Whether you are a linguist or just somebody who is interested in finding out where the words we use everyday came from, this list is for you. Some of the most common words in our vocabulary have the coolest histories. These are 25 Common Words With Really Bizarre Origins!
It comes from the French word “garde,” which the French had actually derived from the English word “ward.” Since French doesn’t have a “w” sound they changed the “w” to a “g”. So, French basically borrowed a word from English and then English borrowed the same word back. This is why we have the words “ward” and “warden” as well as “guard” and “guardian.”
In Old French, the word initially meant “careless, clumsy, or foolish.” People then started using it in a similar manner to “cool”, “bad”, or “radical.” Over the next 400 years, it eventually transformed to its current meaning.
In Russian, you form the diminutive by adding “ka” to the end of the word. (For those of you who don’t know, the diminutive is what you use to refer to things that you consider “cute.” English doesn’t really use this construction as much, but an example would be with names e.g. Jim to Jimmy.) To get to the point, the word for water in Russian is “voda.”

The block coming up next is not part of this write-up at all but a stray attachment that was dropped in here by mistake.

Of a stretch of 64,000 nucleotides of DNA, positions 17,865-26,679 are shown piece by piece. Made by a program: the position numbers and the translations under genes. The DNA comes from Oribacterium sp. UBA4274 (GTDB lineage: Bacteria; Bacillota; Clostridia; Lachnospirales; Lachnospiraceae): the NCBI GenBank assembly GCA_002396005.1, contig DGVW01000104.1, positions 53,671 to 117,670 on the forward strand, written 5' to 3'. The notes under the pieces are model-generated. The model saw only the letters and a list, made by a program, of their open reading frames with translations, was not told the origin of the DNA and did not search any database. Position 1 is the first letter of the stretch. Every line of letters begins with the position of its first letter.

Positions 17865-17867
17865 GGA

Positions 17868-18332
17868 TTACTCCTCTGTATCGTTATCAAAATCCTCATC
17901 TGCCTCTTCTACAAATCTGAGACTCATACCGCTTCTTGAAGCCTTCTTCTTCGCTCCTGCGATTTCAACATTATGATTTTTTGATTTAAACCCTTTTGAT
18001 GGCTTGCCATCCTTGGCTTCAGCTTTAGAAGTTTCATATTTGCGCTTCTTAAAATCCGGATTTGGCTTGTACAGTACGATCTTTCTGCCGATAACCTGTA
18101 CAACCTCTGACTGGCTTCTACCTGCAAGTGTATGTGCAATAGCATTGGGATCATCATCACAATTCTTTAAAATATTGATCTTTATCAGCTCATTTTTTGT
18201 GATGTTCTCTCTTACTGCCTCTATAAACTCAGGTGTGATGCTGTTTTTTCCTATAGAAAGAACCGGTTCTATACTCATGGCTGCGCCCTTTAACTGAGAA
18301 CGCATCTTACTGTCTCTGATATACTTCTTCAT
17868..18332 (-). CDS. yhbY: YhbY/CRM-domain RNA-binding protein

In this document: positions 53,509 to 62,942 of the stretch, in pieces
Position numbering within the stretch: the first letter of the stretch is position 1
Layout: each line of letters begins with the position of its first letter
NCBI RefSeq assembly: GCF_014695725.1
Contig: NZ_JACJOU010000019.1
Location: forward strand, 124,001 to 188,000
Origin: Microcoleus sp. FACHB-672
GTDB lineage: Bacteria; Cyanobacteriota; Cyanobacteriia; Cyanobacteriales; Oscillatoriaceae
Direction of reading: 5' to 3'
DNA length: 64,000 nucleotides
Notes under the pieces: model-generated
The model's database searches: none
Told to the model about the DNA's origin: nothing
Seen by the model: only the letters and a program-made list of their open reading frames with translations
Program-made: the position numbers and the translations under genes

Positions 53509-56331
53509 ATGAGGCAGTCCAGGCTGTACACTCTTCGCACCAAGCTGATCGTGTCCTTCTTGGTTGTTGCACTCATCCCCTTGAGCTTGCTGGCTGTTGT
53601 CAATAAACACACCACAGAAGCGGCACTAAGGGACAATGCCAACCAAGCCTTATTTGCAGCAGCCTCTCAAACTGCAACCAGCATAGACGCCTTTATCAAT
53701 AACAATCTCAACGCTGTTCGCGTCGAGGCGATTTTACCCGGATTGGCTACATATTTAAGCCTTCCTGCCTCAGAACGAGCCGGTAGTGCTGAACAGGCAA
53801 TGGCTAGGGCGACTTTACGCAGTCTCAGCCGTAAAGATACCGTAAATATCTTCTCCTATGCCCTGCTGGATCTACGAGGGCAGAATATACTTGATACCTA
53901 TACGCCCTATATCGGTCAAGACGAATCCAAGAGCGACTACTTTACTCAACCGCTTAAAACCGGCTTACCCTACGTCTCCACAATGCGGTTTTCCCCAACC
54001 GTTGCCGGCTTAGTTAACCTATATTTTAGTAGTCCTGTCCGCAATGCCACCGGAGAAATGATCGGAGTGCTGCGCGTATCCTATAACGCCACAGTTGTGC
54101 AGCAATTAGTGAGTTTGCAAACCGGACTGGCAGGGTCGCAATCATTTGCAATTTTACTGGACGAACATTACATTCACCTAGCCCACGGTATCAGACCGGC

The coffee is named after Capuchin monks due to the similarity in color between the monk’s robes and the coffee
Meaning “of few words,” this term comes from the region of Laconia in Greece where Sparta was located. The Spartans were known for using words sparingly. For example, Philip of Macedon sent them this message, “If I invade Laconia, you will be destroyed, never to rise again.” Their response was one word…”If.”